North Carolina Law Review

University of North Carolina School of Law

160 Ridge Road

Chapel Hill, NC 27514


June 18, 2019

97 N.C. L. REV. 843 (2019)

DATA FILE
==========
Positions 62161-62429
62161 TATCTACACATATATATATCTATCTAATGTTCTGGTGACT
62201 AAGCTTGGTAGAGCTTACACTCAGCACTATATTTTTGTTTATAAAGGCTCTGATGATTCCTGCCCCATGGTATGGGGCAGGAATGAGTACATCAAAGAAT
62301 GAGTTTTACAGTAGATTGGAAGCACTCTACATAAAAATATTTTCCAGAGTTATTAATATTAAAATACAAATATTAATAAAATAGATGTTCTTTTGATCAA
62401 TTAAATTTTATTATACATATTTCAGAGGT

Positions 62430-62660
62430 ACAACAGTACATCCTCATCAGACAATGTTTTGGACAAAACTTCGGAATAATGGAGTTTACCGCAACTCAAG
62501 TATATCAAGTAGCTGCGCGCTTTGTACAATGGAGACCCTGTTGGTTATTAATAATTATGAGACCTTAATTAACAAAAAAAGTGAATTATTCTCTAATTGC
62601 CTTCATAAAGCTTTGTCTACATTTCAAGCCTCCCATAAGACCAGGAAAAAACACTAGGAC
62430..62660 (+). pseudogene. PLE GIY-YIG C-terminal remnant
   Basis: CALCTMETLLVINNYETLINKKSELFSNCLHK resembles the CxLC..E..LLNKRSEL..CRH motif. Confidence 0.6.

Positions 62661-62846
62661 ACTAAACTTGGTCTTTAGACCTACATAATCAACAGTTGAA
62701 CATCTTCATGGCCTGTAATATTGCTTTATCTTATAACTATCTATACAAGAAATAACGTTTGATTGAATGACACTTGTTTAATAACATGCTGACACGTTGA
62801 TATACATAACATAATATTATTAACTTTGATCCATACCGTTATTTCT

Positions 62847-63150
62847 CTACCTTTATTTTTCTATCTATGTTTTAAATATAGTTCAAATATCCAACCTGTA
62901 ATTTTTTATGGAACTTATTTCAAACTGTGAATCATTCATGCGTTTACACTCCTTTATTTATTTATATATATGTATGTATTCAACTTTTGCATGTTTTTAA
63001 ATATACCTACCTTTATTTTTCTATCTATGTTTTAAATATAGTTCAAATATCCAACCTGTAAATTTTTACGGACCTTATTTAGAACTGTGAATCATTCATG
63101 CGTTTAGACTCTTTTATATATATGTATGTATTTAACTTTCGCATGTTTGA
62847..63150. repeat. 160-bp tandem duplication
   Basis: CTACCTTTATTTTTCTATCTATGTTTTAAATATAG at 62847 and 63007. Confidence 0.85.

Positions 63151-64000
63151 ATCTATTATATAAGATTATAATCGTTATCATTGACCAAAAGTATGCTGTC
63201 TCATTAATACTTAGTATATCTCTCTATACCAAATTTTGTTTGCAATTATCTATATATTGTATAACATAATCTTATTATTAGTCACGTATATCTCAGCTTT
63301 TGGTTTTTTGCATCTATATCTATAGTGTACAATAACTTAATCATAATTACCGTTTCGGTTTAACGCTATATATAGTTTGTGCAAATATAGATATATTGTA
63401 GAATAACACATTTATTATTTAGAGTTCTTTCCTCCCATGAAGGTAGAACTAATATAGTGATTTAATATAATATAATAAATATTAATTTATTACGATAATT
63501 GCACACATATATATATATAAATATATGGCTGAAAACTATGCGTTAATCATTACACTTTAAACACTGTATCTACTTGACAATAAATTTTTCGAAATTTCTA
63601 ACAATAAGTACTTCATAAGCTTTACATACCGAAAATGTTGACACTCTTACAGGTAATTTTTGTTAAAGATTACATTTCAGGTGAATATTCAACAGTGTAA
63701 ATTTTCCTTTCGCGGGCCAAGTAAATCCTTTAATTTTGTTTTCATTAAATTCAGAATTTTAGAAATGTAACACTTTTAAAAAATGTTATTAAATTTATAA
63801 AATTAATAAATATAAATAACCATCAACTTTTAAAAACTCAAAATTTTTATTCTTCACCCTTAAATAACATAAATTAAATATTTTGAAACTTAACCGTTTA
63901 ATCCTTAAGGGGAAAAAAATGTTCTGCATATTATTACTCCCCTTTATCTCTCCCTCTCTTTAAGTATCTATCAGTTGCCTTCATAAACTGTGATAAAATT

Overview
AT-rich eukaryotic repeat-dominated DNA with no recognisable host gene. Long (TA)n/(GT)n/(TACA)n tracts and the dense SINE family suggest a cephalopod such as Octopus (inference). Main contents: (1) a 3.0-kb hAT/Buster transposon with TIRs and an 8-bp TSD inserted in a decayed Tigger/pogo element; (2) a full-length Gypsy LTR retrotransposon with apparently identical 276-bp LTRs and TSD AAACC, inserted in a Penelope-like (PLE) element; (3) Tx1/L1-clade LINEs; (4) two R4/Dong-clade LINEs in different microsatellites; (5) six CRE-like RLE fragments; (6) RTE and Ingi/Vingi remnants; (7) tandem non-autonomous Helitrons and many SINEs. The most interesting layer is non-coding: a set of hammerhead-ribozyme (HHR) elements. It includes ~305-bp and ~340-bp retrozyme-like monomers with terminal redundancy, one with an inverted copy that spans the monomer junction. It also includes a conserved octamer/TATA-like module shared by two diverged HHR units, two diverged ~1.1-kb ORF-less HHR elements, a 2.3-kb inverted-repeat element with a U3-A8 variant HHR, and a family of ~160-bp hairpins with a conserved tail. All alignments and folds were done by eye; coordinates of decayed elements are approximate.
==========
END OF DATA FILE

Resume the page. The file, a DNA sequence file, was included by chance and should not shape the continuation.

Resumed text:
Lawmakers have increasingly sought to shape communications between physicians and patients by enacting laws that either mandate or prohibit the provision or solicitation of particular information. Some of these laws can be justified as efforts to protect patients by enforcing accepted standards of medical practice, but others are grounded in medical positions that are the subject of substantial dispute among expert physicians or that even flatly contradict an established consensus within the medical community. The Supreme Court has never articulated a clear legal standard applicable to governmental efforts to control physicians’ communications with patients. In the absence of such guidance, lower courts have adopted a hodgepodge of approaches, none of which is entirely satisfactory. The purpose of this Article is to fill this gap by articulating a coherent approach to the judicial review of laws regulating physicianpatient communications. This Article rejects the two primary approaches that have been proposed in the literature—applying strict scrutiny to all laws regulating physician-patient communications, on the one hand, or applying varying forms of heightened scrutiny (either strict or intermediate) to limited categories of communications, on the other. Instead, it proposes that courts should apply intermediate scrutiny to all laws interfering with any aspect of physician-patient communications. However, rather than simply looking at any interest asserted by the government and then deciding whether it is “important,” courts applying intermediate scrutiny should ask whether laws interfering with physician speech are reasonably related to the specific governmental interest in upholding the quality of professional practice. The assessment of whether a law is consistent with this standard should generally be decided with reference to the views of the professional community; however, contrary to other commentators, this Article argues that lawmakers should not be required to defer to the professional community’s views in all situations. This Article applies this standard to a variety of laws interfering with physician-patient communications, concluding that some of them can be justified while others cannot.



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